What’s the key to climate action? Better communication

A man pushes his bicycle on a sunny autumn day down a tree-lined street in Stockholm October 13, 2013
opinion

A man pushes his bicycle on a sunny autumn day down a tree-lined street in Stockholm October 13, 2013. REUTERS/Jessica Gow/TT News Agency

Cities that invest in effectively getting climate messages out can drive faster change

Michael Shank is director of engagement for the Carbon Neutral Cities Alliance and Esa Nikunen is director general of environment services for Helsinki.

Have you ever been to the doctor and thought that they could be a lot better at communicating the newfound diagnosis and treatment plan? Or been to the mechanic and thought they might be upselling a fix, using words that you’re not familiar with? Or had a contractor install a heat pump and thought they could use some help communicating how it all works?

If so, you’re not alone. We’ve all been there with some expert.

Now, the same thing is happening in the climate and environmental space. New research from the Finnish Environment Institute, published recently in Environmental Research Communications, highlights a gap – in municipalities, specifically – between climate action and communication.

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Given limited resources, climate communication is done by those doing climate work, not by communication experts. The result? A confusion along the lines of what we witness at the doctor’s office, the auto shop, or the contractor’s visit.

The fix, according to the study, is self-evident. If municipalities want to improve their climate communications, they will need to strengthen cooperation between the climate experts and communicators.

That’s easier said than done, however, given how historically under-resourced climate communications is.

As Finnish researchers noted in their study – amplifying what’s been found before – a lack of information can lead to a public that’s overwhelmed and frightened, but “information alone does not always lead to action”. More is needed.

When communicating the urgency of the climate crisis, the public responds to and resonates with messages of hope instead of fear, local impacts that help illustrate global climate trends, and solutions that provide agency and action.

And throughout all of this, storytelling and visualizations that are appropriate to the cultural context are helpful.

Some specific recommendations emerged from the study, which looked at 92 frontrunner municipalities on climate action in Finland.

First, recognize and communicate all climate actions. Be transparent in telling residents what is being accomplished and what benefits it brings, a key to relevance and trustworthiness.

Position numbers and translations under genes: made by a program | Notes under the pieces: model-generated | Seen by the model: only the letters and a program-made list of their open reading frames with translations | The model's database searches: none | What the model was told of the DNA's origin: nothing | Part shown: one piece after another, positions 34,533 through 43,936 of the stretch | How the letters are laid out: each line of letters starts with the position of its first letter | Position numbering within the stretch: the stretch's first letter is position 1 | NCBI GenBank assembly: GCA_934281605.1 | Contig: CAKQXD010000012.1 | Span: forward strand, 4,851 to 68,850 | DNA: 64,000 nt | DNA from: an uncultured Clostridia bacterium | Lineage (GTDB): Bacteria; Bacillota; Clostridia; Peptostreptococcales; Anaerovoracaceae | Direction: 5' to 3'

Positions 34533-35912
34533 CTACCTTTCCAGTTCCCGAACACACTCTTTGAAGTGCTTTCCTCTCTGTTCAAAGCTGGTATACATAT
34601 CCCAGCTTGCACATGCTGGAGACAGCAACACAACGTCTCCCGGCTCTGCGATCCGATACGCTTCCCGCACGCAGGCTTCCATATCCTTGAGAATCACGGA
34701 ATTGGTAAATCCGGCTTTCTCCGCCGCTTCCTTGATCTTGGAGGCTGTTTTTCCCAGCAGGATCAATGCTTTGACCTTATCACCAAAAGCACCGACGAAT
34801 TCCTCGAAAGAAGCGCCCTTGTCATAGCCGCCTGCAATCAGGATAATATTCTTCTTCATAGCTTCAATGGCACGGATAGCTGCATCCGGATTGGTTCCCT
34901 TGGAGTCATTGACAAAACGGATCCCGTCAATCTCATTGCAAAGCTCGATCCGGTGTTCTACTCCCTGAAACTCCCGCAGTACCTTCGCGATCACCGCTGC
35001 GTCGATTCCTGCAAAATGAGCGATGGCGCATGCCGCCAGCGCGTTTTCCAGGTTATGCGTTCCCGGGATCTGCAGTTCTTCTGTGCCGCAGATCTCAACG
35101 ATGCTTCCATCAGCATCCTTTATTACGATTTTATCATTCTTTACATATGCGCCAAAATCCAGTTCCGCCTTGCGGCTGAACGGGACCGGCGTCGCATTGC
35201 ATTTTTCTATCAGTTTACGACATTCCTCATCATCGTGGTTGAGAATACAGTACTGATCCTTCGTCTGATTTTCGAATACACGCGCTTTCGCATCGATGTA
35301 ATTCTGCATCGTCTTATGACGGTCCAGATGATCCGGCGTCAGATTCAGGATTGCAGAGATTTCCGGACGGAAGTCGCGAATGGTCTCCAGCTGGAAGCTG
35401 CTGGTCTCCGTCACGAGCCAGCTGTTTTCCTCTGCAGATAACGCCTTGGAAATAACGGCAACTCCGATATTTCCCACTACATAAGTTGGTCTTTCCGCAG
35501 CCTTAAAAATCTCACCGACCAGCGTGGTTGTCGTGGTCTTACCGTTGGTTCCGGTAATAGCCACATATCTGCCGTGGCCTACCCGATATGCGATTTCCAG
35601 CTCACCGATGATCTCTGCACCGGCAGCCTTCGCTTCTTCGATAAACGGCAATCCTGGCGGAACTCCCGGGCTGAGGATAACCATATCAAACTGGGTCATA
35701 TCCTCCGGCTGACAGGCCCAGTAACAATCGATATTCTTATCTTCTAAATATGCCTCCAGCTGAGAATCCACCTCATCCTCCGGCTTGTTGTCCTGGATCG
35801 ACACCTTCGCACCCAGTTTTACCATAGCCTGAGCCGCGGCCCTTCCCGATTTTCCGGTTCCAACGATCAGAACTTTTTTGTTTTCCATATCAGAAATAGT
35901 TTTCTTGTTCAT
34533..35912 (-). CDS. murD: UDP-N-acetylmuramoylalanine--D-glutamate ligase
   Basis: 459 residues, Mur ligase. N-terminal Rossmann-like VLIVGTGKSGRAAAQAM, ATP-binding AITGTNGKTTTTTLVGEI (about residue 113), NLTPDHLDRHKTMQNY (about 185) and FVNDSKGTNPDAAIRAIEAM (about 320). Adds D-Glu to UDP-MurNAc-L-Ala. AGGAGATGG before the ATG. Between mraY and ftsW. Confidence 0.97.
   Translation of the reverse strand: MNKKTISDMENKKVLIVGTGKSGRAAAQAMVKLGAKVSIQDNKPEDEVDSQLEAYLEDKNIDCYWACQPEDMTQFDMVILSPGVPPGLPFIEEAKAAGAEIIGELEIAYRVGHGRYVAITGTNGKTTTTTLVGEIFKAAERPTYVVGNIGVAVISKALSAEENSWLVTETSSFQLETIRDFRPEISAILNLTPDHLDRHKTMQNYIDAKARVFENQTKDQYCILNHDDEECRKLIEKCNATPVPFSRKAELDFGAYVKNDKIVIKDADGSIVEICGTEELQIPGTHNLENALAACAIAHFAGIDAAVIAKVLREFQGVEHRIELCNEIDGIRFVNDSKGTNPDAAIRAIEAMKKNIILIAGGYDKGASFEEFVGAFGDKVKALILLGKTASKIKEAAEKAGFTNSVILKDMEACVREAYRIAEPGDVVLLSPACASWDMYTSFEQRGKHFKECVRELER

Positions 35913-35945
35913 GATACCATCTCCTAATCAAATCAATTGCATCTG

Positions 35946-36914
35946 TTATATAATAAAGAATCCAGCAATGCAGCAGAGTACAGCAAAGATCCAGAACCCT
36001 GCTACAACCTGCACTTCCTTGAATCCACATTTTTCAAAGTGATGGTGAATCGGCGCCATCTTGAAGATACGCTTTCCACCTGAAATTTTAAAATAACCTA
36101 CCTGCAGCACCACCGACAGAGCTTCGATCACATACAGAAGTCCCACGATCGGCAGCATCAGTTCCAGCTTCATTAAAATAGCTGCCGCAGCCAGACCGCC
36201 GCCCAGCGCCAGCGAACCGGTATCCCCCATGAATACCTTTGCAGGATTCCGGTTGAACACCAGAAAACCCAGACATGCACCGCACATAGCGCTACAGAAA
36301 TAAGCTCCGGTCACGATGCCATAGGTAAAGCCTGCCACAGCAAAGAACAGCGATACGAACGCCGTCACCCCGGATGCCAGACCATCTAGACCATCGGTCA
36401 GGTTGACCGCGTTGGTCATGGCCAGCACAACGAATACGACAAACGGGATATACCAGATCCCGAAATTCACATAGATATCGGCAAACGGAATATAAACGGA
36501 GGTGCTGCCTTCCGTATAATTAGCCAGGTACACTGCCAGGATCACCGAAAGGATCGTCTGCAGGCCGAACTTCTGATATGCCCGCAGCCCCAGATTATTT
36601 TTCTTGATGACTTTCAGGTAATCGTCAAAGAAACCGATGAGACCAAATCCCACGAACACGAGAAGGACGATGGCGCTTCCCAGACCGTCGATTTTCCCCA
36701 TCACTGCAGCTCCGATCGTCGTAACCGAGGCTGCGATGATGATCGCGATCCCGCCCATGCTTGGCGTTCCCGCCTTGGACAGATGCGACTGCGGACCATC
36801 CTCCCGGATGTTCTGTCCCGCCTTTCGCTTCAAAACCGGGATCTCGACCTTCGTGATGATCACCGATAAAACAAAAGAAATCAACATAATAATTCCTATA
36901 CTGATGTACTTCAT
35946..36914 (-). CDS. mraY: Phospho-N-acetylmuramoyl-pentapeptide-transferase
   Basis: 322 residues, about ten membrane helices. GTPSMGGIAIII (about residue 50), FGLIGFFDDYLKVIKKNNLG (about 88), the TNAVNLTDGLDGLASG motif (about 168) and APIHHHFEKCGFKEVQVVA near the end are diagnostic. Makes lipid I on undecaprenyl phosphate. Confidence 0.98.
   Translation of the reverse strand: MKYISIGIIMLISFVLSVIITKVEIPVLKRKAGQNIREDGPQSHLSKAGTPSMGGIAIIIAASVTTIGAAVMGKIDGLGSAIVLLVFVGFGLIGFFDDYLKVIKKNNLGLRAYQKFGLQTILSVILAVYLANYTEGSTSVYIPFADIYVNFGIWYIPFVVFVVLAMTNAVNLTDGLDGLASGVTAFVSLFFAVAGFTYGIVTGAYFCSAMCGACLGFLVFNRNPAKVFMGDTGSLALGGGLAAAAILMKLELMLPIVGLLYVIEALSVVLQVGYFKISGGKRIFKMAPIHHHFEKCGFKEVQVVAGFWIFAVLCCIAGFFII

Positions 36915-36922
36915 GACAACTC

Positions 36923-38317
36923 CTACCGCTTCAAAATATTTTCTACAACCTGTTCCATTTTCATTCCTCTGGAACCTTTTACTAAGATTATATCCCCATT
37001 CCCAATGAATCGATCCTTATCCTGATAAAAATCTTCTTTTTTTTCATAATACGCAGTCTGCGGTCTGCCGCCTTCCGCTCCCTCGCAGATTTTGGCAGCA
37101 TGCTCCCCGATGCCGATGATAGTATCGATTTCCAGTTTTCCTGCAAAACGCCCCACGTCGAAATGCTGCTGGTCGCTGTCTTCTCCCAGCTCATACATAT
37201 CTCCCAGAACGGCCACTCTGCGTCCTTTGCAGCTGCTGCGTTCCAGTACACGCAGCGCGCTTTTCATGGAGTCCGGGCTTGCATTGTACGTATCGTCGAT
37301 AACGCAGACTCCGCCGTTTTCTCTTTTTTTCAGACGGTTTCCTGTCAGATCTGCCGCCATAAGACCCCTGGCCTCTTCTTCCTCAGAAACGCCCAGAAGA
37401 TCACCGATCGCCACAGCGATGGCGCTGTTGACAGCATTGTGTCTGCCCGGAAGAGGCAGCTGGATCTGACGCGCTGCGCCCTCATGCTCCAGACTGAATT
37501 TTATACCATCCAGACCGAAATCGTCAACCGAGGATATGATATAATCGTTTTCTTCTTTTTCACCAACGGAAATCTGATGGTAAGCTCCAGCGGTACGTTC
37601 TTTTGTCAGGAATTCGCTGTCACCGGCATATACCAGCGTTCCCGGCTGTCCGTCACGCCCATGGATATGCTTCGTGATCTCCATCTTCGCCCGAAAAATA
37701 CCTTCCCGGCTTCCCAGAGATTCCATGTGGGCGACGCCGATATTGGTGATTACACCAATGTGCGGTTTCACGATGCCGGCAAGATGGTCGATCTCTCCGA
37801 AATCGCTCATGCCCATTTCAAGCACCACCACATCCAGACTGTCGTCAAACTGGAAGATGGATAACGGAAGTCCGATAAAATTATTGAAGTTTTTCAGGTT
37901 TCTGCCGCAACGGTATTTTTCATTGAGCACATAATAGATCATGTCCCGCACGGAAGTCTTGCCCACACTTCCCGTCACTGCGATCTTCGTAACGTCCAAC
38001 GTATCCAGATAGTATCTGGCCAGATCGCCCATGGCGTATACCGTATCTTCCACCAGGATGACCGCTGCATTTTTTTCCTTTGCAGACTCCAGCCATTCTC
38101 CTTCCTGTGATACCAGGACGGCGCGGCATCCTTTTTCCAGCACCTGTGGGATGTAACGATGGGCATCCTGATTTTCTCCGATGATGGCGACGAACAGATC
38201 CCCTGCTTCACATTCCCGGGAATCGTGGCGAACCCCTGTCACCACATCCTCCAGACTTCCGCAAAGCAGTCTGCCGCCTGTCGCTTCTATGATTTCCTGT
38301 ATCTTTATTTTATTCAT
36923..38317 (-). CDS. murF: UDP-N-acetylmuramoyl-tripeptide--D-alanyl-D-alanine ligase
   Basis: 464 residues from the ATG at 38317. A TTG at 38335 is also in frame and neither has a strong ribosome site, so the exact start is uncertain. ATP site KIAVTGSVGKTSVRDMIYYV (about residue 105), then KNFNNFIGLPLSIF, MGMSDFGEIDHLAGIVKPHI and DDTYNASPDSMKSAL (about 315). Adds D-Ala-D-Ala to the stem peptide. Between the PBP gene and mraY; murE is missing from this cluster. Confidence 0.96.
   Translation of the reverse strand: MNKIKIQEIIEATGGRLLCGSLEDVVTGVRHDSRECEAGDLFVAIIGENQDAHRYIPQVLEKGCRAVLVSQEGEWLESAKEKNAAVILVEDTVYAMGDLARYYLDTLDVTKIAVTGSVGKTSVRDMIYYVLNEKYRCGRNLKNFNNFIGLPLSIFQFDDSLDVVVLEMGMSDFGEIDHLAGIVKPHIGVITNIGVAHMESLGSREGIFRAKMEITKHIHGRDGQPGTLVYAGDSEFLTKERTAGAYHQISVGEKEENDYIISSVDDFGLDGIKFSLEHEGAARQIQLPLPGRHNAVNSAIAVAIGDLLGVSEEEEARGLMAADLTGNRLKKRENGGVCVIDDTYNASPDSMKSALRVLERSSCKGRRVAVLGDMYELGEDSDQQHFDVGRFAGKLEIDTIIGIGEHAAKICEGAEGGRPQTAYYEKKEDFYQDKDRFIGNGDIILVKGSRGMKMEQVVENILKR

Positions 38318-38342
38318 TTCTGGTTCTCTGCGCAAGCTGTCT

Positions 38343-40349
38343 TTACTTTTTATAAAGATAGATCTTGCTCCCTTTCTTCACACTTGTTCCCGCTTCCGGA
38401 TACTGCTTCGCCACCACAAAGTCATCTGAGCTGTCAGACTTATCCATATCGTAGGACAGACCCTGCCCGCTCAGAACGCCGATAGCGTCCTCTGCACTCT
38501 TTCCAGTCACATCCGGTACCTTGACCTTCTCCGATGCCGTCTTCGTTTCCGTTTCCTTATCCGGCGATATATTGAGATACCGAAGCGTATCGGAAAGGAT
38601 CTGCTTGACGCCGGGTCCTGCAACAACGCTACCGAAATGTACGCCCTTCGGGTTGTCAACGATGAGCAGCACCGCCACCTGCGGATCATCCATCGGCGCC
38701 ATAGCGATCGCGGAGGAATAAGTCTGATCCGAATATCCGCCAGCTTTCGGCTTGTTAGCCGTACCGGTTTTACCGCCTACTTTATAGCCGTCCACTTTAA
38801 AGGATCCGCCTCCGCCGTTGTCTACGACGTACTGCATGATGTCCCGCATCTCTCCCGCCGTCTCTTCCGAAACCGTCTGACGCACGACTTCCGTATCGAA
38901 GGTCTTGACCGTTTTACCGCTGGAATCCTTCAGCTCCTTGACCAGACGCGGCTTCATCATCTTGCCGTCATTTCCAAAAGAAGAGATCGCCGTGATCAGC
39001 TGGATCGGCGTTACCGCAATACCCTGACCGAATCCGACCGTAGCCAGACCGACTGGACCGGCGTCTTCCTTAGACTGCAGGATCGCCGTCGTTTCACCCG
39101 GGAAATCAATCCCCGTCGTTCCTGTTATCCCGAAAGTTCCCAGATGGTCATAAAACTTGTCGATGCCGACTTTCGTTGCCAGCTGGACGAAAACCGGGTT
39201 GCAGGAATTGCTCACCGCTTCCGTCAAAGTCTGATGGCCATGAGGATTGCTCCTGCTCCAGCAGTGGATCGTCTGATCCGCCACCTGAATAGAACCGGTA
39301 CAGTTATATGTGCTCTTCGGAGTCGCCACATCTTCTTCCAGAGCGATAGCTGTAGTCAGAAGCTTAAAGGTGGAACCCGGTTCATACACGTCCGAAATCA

For example, as Helsinki turns to more wood construction – wood stores carbon emissions – it has branded itself “Wood City” and launched a video series to communicate the benefits of mass timber construction.

Second, coordinate communication. That is often easier said than done as not every climate or environmental office has a dedicated and devoted climate-trained communications team. But creating shared climate communication guides, websites and events can help.

For example, Finland’s Hinku Network - 90-plus municipalities looking for environmental solutions with economic and social benefits - created a shared web portal with visual portrayals of the network’s emissions changes in an effort to build a nation-wide movement and illustrate the potential of municipalities acting together.

Third, tailor the messaging. With knowledge of local perceptions, municipalities can better tailor communication and predict the reactions and interpretations. Often diverse channels of communication and different communicators are needed to reach all parts of an audience – and city leadership is not always the right messenger.

Helsinki’s launch of a mobile app to help Finns make more sustainable choices about how they eat, drink, work, study and invest is a great example of tailored messaging and has used community influencers to impact behavioral decision-making.

Fourth, engage creatively. Municipalities should move towards more collaborative and collective ways of communicating and solving problems, engaging with communities to co-create and co-design solutions.

Helsinki’s one-million-euro challenge competition, to solicit creative solutions to decarbonise the city’s heating, without relying on biomass, is a great example of a creative approach. Check out all of the inspiring finalists’ ideas here.

All of this takes time and resources, of course, which municipalities in the study uniformly agreed was lacking.

But directing more resources to climate communication in central government budgeting, giving climate action a central part in municipal strategies, and recruiting senior level support for improving communicating could boost climate action, the study suggests.

It is now time to invest in that communications support – an essential prerequisite for generating climate action.


Any views expressed in this opinion piece are those of the author and not of Context or the Thomson Reuters Foundation.


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